More than 130 people braved wet roads on Friday, Jan. 25 to enjoy a reception at the CSUN art gallery for a new exhibition titled “Counterpoints,” by local artist Joanne Julian.
The Los Angeles native received her bachelor’s and master’s degrees in sculpture and printmaking at CSUN, and then received a second master’s degree in fine arts, from Otis Art Institute of Parsons School of Design.
The show is a revealing display of how Julian’s work has evolved over a 25-year period. Paintings were chosen from five series completed at various points in her career, culminating in pieces completed as recently as 2007.
But artistic evolution does not seem to be the goal of the exhibit; rather, as the title suggests, the curators, Louise Lewis and Robert McDonald, allow us to examine the two extremes of Julian’s work, which has a decidedly Asian sensibility. Paintings with the same general theme, like the Zen circles which fill the main section of the gallery, vary dramatically from soft, sparkling colors and light brush strokes, to bold black and red statements that carry with them a sense of violence.
Called enso in Japan, the artistic practice of Zen circles is a central aspect of Zen art and are often used by Buddhist monks as a meditative practice. This is not a religious practice for Julian – the artist, in a statement included in the exhibit catalog, said she is not a Buddhist but that “effective imagery without pretense” is her goal.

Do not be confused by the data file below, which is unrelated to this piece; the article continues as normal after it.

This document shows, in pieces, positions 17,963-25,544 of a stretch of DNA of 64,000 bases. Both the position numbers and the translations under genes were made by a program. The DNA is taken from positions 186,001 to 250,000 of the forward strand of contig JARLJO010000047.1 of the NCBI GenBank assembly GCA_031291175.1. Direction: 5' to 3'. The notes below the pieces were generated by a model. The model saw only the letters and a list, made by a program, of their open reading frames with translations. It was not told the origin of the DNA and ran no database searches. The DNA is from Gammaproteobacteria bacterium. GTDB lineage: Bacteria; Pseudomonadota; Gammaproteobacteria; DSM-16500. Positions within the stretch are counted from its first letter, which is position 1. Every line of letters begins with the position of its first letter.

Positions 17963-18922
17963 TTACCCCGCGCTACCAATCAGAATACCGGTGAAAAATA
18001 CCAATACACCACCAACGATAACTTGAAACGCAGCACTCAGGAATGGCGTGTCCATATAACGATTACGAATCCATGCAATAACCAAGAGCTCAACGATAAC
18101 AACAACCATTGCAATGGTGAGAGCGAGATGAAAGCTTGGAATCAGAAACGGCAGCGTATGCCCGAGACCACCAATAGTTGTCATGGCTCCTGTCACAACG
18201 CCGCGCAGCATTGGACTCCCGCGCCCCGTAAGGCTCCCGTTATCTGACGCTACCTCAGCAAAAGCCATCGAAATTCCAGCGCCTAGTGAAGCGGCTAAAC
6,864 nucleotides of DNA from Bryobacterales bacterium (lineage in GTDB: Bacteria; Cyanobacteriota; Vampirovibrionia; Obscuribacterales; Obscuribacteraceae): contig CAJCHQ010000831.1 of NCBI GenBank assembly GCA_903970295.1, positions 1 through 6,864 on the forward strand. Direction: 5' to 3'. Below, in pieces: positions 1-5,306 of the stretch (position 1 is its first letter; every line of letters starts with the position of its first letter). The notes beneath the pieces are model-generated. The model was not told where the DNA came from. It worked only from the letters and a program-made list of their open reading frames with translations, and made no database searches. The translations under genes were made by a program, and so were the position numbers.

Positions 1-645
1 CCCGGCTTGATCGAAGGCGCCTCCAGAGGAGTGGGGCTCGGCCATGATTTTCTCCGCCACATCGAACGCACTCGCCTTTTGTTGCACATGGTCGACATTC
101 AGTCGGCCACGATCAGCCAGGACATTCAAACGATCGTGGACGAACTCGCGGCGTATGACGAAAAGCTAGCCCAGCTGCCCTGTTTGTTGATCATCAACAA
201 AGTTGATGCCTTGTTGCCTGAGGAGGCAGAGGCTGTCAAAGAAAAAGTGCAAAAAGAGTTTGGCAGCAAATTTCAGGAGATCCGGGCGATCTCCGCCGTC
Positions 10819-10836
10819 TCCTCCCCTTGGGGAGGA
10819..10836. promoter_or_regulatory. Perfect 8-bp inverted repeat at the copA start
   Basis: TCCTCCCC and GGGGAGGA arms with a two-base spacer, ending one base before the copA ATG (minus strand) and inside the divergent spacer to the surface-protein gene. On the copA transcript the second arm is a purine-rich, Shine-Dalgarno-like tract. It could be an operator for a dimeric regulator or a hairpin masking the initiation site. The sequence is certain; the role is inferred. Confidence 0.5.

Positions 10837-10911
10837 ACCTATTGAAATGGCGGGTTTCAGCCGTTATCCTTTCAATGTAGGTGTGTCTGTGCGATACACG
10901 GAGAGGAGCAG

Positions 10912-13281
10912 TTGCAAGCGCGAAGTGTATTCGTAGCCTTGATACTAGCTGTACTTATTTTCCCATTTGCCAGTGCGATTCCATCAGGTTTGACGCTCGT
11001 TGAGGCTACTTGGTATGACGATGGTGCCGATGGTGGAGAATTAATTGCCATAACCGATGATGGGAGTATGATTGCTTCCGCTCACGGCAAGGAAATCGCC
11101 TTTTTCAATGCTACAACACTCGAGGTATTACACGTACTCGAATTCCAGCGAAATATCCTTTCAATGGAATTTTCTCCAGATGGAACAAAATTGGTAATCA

The circles selected by the artist and curators range from bold, monochromatic swooshes rendered with vigor and confidence that capture the Zen ideal of less is more, to disconcerting di-chromatic pieces made of blood red paint and graphite that seem somehow out of balance, to lightly brushed circles of celadon and gold with gingko leaves falling through them. The exhibit also shows several collage circles.
An element brought forward into many of the circles from one of the artist’s earliest series, called Wigs, is a braid of hair. One of the earliest works displayed is a finely detailed, representational painting of a geisha’s wig. The viewer sees this wig devolve to single strands of hair as the gallery is traversed. Sometimes it is a braid, tightly woven, sometimes with a ribbon running through it, and then it becomes free-flowing tresses or a veil partially obscuring the circle. In some pieces, the hair may be rendered as a flowing river and then in another as being violently cut away.
The botanical series includes sensual, colorful anthurium stems and ti leaves (a member of the lily family) which flow into the fish series, featuring koi in a variety of styles ranging from very representational to nearly abstract.
An unusual technique employed by Julian in both of these series is the monoprint. That technique might just as easily be “moon prints,” because of their ethereal shimmer. In one monoprint, swimming carp softly gleam against a stark black background, as though they were glimpsed by the light of a full moon. In the next, the artist has added prismacolor or acrylic paint, creating a completely different look.
This embellishment is something Julian seems to do throughout her work. It’s as if she starts with a simple and straightforward idea, like a circle, but then feels compelled to add more. She then comes back around, full circle as it were, in some of her most recent pieces, the previously mentioned monochromatic Zen circles?simple, elegant, bold and mysterious.
The exhibition continues through Feb. 23. The Main Gallery is open Monday through Saturday from noon to 4 p.m. except on Thursdays when it stays open until 8 p.m.